There Are No Shortcuts to the CFA Exam

Shortcut to the CFAWhen studying for the CFA exam, everybody wonders whether there wouldn’t be a faster, more efficient way to prepare other than slowly reading through the required study material and painfully learning learning objective by learning objective. The phone books we receive with our exam registration from CFA Institute are not exactly encouraging, nor is the recommendation to spend at least 250 hours per level in preparation for the exam. Unfortunately, there really is not much you can do to take shortcuts in your learning process. Certainly, third party learning material providers make their money with the promise of a quick fix, but this is really mostly snake oil, in my opinion. You need to work hard in order to be awarded the CFA charter, period.

The number one thing you can do though is improving your learning efficiency and preparing smarter. I already wrote an article about this subject (How To Master The CFA Exam In 10 Steps), but here are the no-frills cornerstones of effective CFA exam preparation:

  1. Start early, at least six months before the exam. If you have started way too late, you will scramble just to read the material, let alone practice it. Sure, you may be able to somehow wing it, but if you have to honestly  admit you started too late, then delay the exam by one period. This will save you a lot of headaches.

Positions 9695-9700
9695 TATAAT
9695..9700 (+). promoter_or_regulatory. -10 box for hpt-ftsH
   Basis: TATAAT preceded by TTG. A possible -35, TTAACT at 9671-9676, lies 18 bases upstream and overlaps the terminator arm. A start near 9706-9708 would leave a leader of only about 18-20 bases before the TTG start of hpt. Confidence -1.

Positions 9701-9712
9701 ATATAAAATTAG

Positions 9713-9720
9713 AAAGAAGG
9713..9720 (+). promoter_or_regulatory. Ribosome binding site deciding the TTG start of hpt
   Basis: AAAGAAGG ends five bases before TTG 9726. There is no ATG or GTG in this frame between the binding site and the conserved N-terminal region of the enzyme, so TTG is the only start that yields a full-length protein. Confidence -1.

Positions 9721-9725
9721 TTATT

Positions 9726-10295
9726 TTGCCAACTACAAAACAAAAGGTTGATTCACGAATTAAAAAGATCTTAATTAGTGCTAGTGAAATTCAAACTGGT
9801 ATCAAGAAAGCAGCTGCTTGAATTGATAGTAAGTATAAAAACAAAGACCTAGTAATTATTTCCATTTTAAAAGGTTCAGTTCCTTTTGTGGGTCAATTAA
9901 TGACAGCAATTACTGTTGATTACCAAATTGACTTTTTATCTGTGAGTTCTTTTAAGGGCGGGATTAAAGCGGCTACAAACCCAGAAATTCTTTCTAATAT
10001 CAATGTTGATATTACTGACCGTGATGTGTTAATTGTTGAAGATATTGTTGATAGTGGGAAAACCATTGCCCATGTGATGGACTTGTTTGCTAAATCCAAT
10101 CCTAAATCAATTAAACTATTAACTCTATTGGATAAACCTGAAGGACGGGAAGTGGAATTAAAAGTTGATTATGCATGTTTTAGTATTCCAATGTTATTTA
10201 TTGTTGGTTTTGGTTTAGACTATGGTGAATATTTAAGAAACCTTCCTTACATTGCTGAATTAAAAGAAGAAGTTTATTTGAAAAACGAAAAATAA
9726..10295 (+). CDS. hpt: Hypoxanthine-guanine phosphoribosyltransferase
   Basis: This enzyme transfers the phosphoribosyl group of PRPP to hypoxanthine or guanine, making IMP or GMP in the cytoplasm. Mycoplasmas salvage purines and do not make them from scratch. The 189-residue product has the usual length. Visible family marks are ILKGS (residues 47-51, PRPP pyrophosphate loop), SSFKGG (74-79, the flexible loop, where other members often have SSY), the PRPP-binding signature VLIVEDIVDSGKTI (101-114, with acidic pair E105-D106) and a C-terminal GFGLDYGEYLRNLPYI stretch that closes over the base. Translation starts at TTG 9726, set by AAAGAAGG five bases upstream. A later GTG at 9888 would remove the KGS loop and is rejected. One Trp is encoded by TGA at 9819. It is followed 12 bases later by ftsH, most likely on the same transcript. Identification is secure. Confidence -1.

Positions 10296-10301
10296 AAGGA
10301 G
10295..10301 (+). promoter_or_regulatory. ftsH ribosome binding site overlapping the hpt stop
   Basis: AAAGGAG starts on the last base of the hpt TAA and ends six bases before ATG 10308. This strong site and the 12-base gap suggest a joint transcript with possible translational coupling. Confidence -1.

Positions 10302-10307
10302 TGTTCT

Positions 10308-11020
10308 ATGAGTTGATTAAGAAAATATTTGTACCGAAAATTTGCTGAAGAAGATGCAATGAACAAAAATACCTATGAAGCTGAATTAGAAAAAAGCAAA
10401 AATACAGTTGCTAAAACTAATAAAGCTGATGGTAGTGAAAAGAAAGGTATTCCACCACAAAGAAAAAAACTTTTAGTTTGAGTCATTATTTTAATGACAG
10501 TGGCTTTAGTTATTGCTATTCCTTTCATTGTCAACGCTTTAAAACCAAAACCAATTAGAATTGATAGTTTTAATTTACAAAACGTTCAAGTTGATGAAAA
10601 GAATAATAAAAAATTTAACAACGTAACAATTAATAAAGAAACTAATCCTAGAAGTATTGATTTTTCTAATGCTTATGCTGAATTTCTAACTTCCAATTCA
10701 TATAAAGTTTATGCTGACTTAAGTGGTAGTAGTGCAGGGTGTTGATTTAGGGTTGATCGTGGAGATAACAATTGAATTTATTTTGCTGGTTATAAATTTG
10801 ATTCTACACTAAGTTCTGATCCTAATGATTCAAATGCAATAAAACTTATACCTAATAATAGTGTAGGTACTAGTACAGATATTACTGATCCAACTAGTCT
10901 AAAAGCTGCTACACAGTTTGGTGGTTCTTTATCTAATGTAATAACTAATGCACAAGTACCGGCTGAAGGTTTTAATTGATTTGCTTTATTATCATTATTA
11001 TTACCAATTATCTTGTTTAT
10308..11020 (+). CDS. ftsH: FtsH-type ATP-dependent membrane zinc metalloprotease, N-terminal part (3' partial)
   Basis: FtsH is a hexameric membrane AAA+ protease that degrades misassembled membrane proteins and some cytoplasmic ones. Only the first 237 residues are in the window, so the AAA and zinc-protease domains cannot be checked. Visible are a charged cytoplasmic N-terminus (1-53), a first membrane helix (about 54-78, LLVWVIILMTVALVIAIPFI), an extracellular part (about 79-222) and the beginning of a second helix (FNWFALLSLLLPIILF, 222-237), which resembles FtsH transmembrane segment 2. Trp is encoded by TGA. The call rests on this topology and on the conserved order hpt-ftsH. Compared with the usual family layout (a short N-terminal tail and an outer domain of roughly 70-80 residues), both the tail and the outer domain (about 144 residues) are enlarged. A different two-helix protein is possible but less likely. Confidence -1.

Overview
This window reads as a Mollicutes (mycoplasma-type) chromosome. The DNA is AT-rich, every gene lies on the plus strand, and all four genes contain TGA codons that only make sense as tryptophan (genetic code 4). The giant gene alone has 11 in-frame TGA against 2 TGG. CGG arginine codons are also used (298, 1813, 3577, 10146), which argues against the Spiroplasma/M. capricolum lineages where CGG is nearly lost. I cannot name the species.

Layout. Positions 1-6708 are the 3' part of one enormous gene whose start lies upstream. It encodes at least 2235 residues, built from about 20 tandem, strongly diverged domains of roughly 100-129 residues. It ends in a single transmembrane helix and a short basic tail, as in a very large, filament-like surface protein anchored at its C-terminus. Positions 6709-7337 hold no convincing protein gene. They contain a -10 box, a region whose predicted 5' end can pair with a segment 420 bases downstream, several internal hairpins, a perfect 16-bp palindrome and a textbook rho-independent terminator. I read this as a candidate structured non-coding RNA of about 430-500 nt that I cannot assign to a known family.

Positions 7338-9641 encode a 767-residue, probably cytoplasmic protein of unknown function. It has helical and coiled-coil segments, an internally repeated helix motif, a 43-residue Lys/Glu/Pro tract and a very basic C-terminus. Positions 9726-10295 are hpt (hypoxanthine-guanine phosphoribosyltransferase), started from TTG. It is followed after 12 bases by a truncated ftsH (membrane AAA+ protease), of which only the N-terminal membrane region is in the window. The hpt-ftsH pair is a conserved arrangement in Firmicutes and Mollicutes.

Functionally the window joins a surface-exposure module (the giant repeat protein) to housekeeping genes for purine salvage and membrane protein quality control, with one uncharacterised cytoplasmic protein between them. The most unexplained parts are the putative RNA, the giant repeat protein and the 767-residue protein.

3. Read the original books from CFA Institute, and don’t bother with other regurgitated material that simply restates what’s already written in these books. Most of you will know what I mean, and which learning provider is addressed here.

  5. Take notes while you read that you can look at later in your review phase.

  7. Make your own formula sheet while you read.

  9. Solve all the practice questions in the original books. The exam questions will be similar, so if you completely master these questions, you will be prepared well for the exam.

  11. Regularly review your notes, the practice questions, and the formula sheet in the last month before the exam. If you’re unclear about some of the questions in the book, solve and re-solve them again until they become clear. you really need to understand each learning objective to do well in the exam, and this is how you can ensure that.

That’s it! I followed these steps and did pretty well in each of the three levels of the CFA exam. It’s by no means easy, but if you systematically approach the exam, this is how it can be done. I wish you all the best for your CFA exam reparations.